You don’t want to compare your behind-the-scenes to someone else’s. So, before you get into how part of it, ask yourself, Should I be product-led in the first place?

Here are a few questions to think of before you decide to board the product-led train.

  • Can the end-user be the buyer of your product? Say your product helps with revenue forecasting. The person who benefits from revenue forecasting is typically the VP of revenue operations. Now, there aren’t enough VP of revenue operations in the world for you to take a product-led approach because a regular revenue operations person will not benefit from the software. So it’s likely that your buyer is different from your user.
  • Can you give people gratification early enough in their journey?

For instance, you have an ERP system, and you can provide value only in month six, it’s doubtful that you can be product-led because no one’s going to try your product out for six months without realizing its value.

  • Can the person see gratification by themselves? Or do they need extra hands from other stakeholders to see gratification?
  • Is your UX/UI serious enough for people to onboard themselves, discover, and see the value by themselves?

If your answer to more than one of the above questions is yes, then you are all set to go with your product-led journey.

Favorite Product-Led Company

Slack is bringing into play a robust product-led growth strategy. As Kelly Watkins, the Head of Product Marketing at Slack, mentions

“It starts with the product first and the product experience first and by the nature of that product experience itself having substance and providing value to people, that is where the benefit comes in of it selling itself, or of it being the mechanism that propels the success forward with other aspects of the company assisting in that.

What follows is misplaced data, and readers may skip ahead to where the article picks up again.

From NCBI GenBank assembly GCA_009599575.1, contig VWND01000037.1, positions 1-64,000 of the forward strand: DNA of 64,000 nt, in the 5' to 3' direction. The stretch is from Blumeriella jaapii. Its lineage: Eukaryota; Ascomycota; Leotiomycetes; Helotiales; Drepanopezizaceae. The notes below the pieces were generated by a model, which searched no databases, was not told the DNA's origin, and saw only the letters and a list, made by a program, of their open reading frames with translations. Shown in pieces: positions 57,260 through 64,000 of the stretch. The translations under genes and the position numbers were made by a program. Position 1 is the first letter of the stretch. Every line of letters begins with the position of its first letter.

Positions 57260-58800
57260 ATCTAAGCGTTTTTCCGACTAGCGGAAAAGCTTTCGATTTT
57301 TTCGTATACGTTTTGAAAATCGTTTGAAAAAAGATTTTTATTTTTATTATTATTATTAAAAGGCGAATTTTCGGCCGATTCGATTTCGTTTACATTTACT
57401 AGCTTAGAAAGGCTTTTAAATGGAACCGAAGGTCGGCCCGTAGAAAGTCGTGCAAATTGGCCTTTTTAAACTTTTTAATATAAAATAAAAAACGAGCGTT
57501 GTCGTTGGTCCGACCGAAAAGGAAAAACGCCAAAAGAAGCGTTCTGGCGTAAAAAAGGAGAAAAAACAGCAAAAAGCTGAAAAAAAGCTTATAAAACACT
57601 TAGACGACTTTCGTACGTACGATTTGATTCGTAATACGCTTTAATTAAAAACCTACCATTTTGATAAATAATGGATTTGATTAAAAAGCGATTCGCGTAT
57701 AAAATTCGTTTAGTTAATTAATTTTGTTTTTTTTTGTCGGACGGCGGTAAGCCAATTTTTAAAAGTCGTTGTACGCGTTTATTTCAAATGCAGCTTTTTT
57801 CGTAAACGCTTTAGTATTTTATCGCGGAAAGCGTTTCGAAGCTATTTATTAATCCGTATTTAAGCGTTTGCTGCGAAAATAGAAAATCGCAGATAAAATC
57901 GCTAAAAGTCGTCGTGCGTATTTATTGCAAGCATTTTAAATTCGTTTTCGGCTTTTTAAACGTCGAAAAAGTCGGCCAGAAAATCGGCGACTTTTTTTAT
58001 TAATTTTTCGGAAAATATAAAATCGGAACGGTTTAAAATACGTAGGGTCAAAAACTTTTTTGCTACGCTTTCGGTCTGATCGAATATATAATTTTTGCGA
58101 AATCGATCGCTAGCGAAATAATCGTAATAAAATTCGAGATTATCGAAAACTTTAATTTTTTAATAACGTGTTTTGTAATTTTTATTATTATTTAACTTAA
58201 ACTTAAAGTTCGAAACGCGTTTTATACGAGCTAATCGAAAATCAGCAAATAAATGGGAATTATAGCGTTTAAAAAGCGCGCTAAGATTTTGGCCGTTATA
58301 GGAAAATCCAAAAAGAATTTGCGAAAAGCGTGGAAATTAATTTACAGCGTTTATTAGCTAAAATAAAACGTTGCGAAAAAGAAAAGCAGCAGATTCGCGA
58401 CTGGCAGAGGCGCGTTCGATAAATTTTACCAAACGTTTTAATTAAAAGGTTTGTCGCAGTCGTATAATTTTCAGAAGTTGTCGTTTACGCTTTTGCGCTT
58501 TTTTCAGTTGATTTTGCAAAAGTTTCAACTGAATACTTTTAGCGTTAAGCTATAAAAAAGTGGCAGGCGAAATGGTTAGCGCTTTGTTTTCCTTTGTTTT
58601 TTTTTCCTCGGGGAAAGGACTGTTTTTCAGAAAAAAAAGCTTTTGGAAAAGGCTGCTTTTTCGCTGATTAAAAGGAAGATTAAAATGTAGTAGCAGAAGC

Final thoughts

The future of business is product-led. So to play your game to your best, check out how the top companies are molding their Product-led growth strategy, read about them, pick what you think is best for you and keep experimenting with that.

Product-Led Growth

Product-Led Growth : Is that what your company needs?

Product-Led growth is a business notion where your product becomes the protagonist in helping customers discover you, and see value from you.
Ewell Torphy
10 min to read

In 2008, Sean Ellis got a call from Drew Houston, the founder of Dropbox. Dropbox was just one year old then, but the fan base the small startup had built that early was impeccable. Houston had built a product people truly loved. Interestingly, when Sean joined as an interim Head of Marketing to tap into the growth opportunities for Dropbox, he discovered that a full third of Dropbox users came from the strong word of mouth of current users of the product. So they built a referral program on top of that, where the user gets an extra 250 megabytes of space in exchange for a referral. The program worked like magic, and by early 2010, Dropbox users were sending more than 2.8 million invites per month, and the user base had grown from 100,000 users to more than 4,00,000 users.

Dropbox leveraged its product to the extreme and hit $10B in 10 years, which explains its superstar title, “the poster child of Product-Led growth.”

While Dropbox started setting its foot in the new growth game, the software industry’s landscape around the same time was at odds. We’ll talk in detail about that.

In conversation with Rishen Kapoor, the Co-founder, and CEO of Toplyne.io, we dived deep into some interesting stories on Product-Led growth. Toplyne helps sales teams at Product-Led companies convert their freemium users.  

We gave Rishen a hard time with a bunch of questions, and here are his answers.

What is Product-Led Growth?

If you go ten years back in time, the purchase decision of any software was in the hands of the executives, say VPs or CXOs. Just imagine the distance between the buyer and the end-user in such cases. It was literally beyond the horizon. However, the distance has been shrinking like a balloon in cold weather in the last decade. And interestingly, in the past couple of years, several categories have emerged, leading to products where the buyer and the user are the same.